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Jail officials, murder-for-hire suspect clashing

Jail officials say inmate Edwin Beaty has an attitude problem. He became so disruptive, they say, that they could no longer take it, so they sent him from the west-side jail in New Port Richey to the east-side jail in Dade City.

But Beaty, who regularly files grievances with the Pasco County Sheriff's Office about his treatment at the jail, says west-side jail officials just want to get rid of him and deny him his right to complain.

Beaty, who has been in jail since May, is accused of being the trigger man in the murder-for-hire shooting death of Stanley Kerr.

Kerr's wife, Rosemary, is charged with requesting the murder, and the confessed middle man, Wayne Cady, has agreed to testify against Mrs. Kerr and Beaty in exchange for a 40-year sentence.

Beaty said he has been afraid to go to the East Pasco jail for several reasons: His attorney would be too far away; his co-defendant, Cady, who is testifying against him, had been at the east-side jail;

and he thinks there is a contract out on his life there.

In fact, in December, Judge Brandt C. Downey III ordered that Beaty stay in New Port Richey.

On Monday, Assistant Public Defender Douglas Loeffler tried to have sheriff's officials charged with contempt of court for violating that order.

But Downey said he gave officials permission to move Beaty when the warden told him Friday that it would be best for everyone concerned.

"The people at the jail feel that they need time out from each other, and they have to let Beaty know he isn't going to call the shots at the jail," Judge Downey said. "I'm not going to try to tell (Sheriff) Jim Gillum how to run the jail."

Sheriff's officials say that Beaty is a "problem child," that he is difficult to deal with and that since he has been in the East Pasco Detention Center he has destroyed part of the jail.

Beaty and Loeffler say jail officials don't like Beaty because he files grievances and makes their lives difficult.

"I'm not aware of anything that would justify putting him over there," Loeffler said. "Other than to get him out of their hair and maybe he won't file any more of these written grievances. So he's being punished for airing his views."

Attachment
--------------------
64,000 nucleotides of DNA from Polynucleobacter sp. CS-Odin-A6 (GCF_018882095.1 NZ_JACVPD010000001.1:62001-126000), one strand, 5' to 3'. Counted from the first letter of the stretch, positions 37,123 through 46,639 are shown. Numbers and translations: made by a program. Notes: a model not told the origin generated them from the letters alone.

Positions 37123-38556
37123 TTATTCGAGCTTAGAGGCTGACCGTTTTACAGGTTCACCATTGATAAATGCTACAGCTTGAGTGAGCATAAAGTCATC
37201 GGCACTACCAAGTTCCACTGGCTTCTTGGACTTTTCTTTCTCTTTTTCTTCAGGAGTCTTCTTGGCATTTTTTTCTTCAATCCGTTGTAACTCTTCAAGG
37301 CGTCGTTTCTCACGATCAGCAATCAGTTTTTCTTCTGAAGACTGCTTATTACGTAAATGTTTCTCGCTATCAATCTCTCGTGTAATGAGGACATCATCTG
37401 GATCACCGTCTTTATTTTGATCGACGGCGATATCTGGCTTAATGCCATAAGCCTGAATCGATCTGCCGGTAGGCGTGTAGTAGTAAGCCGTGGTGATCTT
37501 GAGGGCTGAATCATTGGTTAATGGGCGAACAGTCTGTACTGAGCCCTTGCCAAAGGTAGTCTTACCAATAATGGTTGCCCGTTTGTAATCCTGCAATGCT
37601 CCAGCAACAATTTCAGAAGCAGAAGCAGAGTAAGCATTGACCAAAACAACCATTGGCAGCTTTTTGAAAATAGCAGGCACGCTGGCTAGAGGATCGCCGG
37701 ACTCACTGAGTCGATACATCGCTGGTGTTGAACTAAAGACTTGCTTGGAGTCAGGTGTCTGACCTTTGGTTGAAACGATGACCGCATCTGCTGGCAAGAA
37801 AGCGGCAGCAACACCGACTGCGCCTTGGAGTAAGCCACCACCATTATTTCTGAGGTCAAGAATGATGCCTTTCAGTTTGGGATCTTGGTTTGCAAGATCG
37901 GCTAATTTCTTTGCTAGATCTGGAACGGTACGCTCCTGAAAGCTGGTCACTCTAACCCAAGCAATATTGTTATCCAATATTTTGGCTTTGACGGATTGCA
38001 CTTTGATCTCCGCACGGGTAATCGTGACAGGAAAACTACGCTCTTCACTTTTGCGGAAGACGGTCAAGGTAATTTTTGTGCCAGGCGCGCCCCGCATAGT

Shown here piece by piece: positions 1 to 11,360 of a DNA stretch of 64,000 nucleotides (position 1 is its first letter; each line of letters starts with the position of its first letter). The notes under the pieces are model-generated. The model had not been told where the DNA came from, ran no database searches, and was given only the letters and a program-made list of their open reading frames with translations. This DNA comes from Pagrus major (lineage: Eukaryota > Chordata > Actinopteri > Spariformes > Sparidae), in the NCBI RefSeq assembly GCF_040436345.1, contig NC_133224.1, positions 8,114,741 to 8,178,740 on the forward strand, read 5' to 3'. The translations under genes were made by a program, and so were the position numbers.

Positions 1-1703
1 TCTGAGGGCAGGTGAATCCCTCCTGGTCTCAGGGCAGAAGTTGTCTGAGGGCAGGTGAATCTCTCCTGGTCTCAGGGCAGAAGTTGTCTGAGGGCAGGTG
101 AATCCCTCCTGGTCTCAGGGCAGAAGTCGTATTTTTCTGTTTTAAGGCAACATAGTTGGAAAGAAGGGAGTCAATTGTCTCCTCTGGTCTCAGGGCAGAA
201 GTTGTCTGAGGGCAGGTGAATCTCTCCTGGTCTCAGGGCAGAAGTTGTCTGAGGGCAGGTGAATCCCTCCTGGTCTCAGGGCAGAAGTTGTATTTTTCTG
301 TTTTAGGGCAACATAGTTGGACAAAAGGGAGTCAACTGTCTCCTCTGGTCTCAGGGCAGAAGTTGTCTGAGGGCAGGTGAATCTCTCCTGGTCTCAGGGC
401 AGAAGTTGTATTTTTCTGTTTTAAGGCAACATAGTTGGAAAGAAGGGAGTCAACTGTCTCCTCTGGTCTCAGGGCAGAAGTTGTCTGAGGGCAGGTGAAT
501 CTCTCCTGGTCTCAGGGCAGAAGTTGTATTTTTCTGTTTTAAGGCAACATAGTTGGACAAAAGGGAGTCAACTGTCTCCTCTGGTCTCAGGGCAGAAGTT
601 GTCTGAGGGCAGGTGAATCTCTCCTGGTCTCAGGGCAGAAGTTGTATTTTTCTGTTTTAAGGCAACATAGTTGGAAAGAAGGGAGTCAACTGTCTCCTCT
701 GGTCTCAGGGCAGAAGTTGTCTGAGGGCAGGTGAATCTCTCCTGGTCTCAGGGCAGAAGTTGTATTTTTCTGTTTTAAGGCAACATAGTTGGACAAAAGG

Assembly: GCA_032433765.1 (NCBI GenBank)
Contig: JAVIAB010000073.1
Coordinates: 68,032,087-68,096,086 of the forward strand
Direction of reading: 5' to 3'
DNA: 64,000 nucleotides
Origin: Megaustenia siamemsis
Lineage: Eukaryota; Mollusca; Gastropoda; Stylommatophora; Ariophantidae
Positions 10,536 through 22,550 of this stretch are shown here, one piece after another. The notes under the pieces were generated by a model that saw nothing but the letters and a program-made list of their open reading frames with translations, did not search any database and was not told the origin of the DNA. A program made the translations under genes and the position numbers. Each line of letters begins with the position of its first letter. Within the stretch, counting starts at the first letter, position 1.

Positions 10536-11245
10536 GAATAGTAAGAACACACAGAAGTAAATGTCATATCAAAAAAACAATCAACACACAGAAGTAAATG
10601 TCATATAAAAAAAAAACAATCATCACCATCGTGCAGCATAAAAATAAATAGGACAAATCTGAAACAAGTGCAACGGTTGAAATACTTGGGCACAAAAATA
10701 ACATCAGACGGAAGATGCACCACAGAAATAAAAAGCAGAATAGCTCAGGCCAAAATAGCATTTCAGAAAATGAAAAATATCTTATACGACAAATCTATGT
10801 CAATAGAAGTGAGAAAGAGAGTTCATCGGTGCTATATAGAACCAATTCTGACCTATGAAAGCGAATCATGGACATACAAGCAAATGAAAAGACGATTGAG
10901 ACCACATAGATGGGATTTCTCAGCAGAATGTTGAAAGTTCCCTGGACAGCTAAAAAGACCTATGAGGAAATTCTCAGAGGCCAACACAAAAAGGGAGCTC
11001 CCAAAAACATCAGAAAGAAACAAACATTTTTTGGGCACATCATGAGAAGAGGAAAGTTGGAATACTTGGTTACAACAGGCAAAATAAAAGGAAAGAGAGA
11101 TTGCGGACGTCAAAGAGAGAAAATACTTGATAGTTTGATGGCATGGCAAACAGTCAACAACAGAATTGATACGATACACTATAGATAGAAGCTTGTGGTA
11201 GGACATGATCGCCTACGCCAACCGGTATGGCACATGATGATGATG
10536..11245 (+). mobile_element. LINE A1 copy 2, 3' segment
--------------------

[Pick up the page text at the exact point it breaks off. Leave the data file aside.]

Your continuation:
Beaty has been charged with battery on a law enforcement officer for an incident that happened in the jail, although Beaty denies hitting the officer.

Another guard was fired because he harassed Beaty. Sheriff's officials say that proves they do not allow mistreatment of inmates.

Beaty's sister, Sandra Nagle, said that when Beaty was sent to East Pasco on Friday, he was told he was being punished because of the grievances.

"They treat him like a caged dog," she said. "He's fighting for his life in there, and if they think that punishing him will shut him up, they're wrong. He knows the rules and he's going to make sure they do too."

Sheriff's legal counsel Lee Cannon told Judge Downey that the Sheriff's Office was not going to let Beaty run the jail, and that they were tired of putting up with his disruptive behavior.

"His grievances are about his treatment by officers," Cannon said. "We do not tolerate any abuse or mistreatment of inmates. Mr. Beaty has not been convicted and we realize that. Nevertheless, he is not an ideal inmate and has caused us a lot of grief."

Downey said that he thinks none of Beaty's rights was violated by sending him to Dade City and that the move had nothing to do with the grievances.

"If he wants to file a grievance, he can file one a minute if he wants and the Sheriff's Office has to respond," Downey said, "but he can't become a disruptive force in the jail."